Angry Missive Complains of 'Ignored' Calls

An angry letter found tacked to a tree behind a restaurant where thesniper wounded a man last weekend complained of six failed attempts to reach police, and threatened more killings -- of children in particular -- if millions of dollars were not deposited in a bank account within two days, according to law enforcement sources.

The letter listed half a dozen calls that had been "ignored" by operators answering phones at the command center in Rockville, the Montgomery County police station and the FBI. It even named some of the people who had taken his calls.

They had hung up, the letter stated; that was "incompetent."

"Five people had to die" because of it, the letter said, according to one law enforcement source who has seen a copy of the letter.

The letter gave a deadline of Monday for the money to be deposited in a bank account, the source said. Several people who had seen photocopies of the letter said the amount demanded was $10 million.

The letter warned investigators that if they were more concerned with "stopping" the killings than making an arrest, they should follow the orders precisely, or else there would be "body bags," said a source.

And it ended with an even more ominous postscript, officials said: 

"Your children are not safe anywhere at any time."

The handwritten letter running at least three pages was found sealed and wrapped in plastic in the woods behind a restaurant in Ashland, Va., after Saturday's attack, several sources said. The letter was neatly printed on lined paper and included a number of grammatical errors, including sentence fragments and misspellings, said sources.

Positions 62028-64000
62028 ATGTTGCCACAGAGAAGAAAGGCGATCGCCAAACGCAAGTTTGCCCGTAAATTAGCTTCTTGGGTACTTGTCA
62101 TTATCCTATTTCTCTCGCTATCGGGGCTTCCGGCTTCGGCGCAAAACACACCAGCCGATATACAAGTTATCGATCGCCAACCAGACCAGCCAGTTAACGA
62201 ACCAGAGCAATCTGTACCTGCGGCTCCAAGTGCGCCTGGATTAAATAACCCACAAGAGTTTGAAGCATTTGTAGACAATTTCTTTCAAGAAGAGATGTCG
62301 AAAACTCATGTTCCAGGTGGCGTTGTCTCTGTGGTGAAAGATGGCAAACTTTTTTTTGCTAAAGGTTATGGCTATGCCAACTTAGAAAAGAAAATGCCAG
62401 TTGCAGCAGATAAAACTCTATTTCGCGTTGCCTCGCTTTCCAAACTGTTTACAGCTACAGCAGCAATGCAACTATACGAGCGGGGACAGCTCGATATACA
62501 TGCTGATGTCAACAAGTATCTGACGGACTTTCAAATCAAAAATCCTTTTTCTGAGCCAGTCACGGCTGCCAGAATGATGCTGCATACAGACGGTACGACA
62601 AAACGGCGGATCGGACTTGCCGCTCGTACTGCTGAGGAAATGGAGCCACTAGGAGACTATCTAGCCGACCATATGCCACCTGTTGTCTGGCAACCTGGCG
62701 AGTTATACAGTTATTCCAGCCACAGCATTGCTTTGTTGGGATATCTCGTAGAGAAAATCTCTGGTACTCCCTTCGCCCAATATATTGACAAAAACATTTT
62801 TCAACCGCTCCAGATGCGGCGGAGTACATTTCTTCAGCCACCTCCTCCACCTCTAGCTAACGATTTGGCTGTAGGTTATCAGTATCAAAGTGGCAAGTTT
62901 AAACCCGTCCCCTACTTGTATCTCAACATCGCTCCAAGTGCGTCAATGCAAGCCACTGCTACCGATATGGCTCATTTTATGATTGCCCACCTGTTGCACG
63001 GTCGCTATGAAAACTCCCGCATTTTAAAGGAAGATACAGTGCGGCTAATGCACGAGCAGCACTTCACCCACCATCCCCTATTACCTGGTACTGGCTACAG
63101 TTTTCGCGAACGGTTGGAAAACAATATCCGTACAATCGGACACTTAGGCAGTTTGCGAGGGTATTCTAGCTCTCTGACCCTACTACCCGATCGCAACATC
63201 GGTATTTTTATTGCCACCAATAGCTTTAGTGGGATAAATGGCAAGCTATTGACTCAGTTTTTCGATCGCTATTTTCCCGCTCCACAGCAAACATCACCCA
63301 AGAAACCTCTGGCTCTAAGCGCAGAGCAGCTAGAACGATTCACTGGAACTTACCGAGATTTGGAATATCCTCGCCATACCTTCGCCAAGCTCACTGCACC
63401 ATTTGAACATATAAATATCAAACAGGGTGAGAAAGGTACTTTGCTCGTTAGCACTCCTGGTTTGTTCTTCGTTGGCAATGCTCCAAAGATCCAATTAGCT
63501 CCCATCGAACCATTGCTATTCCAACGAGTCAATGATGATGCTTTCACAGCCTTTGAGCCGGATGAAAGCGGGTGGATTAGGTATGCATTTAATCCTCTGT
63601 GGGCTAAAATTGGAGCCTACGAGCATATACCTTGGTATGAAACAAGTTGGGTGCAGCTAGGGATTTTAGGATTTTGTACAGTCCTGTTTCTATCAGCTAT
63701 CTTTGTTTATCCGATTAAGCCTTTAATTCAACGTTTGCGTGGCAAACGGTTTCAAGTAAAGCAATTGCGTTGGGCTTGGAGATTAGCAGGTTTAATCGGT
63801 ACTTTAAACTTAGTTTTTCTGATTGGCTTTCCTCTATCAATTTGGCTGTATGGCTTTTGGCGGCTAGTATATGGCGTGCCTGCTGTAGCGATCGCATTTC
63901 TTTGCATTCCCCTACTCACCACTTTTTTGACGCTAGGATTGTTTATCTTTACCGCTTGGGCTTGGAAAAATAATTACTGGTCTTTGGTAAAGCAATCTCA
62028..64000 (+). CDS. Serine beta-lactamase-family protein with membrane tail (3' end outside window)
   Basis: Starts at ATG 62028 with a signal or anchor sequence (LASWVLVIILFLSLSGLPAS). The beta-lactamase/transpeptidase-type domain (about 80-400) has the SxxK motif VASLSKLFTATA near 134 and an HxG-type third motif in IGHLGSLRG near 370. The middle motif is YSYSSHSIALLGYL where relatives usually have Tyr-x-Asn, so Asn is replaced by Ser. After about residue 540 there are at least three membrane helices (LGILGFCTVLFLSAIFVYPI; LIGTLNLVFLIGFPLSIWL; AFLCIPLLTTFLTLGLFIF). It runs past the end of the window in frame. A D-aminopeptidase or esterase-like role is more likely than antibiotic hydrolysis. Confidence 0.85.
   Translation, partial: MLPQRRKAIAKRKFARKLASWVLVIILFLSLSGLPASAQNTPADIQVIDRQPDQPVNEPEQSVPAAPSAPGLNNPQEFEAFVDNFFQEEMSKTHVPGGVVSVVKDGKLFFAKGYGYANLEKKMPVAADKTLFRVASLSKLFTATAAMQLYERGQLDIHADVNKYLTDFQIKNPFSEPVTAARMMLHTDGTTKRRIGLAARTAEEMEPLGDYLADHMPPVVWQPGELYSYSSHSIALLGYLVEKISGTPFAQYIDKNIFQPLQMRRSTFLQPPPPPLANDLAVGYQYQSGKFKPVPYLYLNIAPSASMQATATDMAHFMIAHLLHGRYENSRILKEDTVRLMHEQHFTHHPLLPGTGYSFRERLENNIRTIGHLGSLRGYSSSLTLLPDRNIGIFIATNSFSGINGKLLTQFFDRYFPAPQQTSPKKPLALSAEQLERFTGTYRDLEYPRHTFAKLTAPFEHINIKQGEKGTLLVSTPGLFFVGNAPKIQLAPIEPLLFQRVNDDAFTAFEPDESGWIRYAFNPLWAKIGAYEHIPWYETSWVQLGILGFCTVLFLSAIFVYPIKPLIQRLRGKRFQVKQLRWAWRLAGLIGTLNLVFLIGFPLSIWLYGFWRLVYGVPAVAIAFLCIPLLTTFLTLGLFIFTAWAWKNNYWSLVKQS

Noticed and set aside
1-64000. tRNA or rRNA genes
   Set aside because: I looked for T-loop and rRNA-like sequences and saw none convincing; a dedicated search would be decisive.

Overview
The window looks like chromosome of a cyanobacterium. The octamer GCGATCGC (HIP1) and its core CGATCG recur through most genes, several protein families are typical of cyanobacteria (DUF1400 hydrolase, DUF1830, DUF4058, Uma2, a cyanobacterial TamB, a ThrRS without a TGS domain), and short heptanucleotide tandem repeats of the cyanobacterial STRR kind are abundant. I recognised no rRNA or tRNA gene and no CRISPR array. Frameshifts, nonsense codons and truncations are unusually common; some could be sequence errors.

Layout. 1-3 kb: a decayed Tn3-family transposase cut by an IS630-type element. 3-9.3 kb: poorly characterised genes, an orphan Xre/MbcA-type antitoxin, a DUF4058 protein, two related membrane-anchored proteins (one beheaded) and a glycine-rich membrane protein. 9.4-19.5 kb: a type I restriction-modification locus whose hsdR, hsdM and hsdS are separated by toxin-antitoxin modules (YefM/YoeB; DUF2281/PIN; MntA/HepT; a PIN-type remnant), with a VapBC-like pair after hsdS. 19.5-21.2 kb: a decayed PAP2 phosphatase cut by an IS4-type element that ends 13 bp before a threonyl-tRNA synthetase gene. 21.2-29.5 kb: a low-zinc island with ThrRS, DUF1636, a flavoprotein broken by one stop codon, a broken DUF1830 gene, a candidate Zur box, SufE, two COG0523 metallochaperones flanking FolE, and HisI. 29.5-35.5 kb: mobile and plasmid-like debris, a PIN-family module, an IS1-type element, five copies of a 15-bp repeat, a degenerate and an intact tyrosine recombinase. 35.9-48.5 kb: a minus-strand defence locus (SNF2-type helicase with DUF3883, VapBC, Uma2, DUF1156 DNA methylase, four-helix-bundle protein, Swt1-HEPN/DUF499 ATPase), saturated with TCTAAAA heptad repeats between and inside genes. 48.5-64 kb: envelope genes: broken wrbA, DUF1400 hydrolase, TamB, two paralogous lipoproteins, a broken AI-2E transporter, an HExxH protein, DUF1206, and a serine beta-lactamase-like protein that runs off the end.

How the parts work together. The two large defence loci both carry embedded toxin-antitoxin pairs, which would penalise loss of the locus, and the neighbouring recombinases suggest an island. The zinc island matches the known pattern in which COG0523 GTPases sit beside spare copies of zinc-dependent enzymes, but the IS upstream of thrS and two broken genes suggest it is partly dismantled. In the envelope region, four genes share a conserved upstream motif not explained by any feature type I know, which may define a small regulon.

Sources said the letter also included a phrase written on a Tarot card left at the scene of the shooting in Bowie on Oct. 7: "I am God."

The discovery of the letter, which police are convinced was written by the sniper who may have killed his 10th victim yesterday, was the impetus for an extraordinary series of veiled public messages to the killer delivered by Montgomery Police Chief Charles A. Moose.

Moose appeared before cameras five times in 48 hours to deliver explicit if sometimes cryptic messages to the man he believes is thesniper -- appearances that followed a series of missed opportunities to communicate.

The letter was found sometime after the Saturday night shooting of a traveler who was hit once in the abdomen as he walked with his wife to their car behind the Ponderosa Steakhouse off Interstate 95 in Ashland, just north of Richmond and 80 miles south of Washington.

It is unclear on what day the sniper began his attempts to call authorities.

One law enforcement official said the man believed to be the attacker failed to get through at least three separate times.

A follow-up call went through, but an FBI trainee who answered the phone did not recognize the call for what it was and cut the conversation short, the official said.

"The individual taking the call did not understand the importance of what was happening," the law enforcement official said. "She pretty much blew him off."

One official described the caller as "extremely angry." The caller, he said, used such phrases as "Just shut up and listen," or "Hear me out," or "I am God," or "I'm in charge."

There was some delay in reacting to the letter because it was sealed and analysts were checking it for evidence, sources said.